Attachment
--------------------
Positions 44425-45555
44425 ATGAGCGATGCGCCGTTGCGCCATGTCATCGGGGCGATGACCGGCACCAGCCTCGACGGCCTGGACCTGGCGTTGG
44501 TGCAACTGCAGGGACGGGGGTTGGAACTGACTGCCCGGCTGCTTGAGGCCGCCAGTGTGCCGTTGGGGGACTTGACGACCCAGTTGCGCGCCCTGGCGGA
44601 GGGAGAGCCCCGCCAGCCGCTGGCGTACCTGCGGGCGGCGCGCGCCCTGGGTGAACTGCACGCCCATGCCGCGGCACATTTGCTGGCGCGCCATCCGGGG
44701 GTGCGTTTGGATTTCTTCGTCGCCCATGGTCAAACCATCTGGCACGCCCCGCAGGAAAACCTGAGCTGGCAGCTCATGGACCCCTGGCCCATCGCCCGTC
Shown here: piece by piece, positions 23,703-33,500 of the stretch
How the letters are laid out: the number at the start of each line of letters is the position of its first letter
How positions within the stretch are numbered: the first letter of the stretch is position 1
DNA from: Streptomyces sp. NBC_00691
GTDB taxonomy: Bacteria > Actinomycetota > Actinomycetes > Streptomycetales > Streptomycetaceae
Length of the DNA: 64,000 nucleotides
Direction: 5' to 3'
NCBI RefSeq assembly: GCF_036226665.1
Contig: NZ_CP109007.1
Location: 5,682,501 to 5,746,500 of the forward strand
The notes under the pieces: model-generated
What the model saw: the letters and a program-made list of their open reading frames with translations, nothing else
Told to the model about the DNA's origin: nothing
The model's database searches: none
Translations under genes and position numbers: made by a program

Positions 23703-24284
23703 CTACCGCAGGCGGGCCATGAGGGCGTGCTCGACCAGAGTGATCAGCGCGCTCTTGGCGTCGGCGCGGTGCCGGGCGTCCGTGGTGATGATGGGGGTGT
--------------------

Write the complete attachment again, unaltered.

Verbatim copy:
Positions 44425-45555
44425 ATGAGCGATGCGCCGTTGCGCCATGTCATCGGGGCGATGACCGGCACCAGCCTCGACGGCCTGGACCTGGCGTTGG
44501 TGCAACTGCAGGGACGGGGGTTGGAACTGACTGCCCGGCTGCTTGAGGCCGCCAGTGTGCCGTTGGGGGACTTGACGACCCAGTTGCGCGCCCTGGCGGA
44601 GGGAGAGCCCCGCCAGCCGCTGGCGTACCTGCGGGCGGCGCGCGCCCTGGGTGAACTGCACGCCCATGCCGCGGCACATTTGCTGGCGCGCCATCCGGGG
44701 GTGCGTTTGGATTTCTTCGTCGCCCATGGTCAAACCATCTGGCACGCCCCGCAGGAAAACCTGAGCTGGCAGCTCATGGACCCCTGGCCCATCGCCCGTC
Shown here: piece by piece, positions 23,703-33,500 of the stretch
How the letters are laid out: the number at the start of each line of letters is the position of its first letter
How positions within the stretch are numbered: the first letter of the stretch is position 1
DNA from: Streptomyces sp. NBC_00691
GTDB taxonomy: Bacteria > Actinomycetota > Actinomycetes > Streptomycetales > Streptomycetaceae
Length of the DNA: 64,000 nucleotides
Direction: 5' to 3'
NCBI RefSeq assembly: GCF_036226665.1
Contig: NZ_CP109007.1
Location: 5,682,501 to 5,746,500 of the forward strand
The notes under the pieces: model-generated
What the model saw: the letters and a program-made list of their open reading frames with translations, nothing else
Told to the model about the DNA's origin: nothing
The model's database searches: none
Translations under genes and position numbers: made by a program

Positions 23703-24284
23703 CTACCGCAGGCGGGCCATGAGGGCGTGCTCGACCAGAGTGATCAGCGCGCTCTTGGCGTCGGCGCGGTGCCGGGCGTCCGTGGTGATGATGGGGGTGT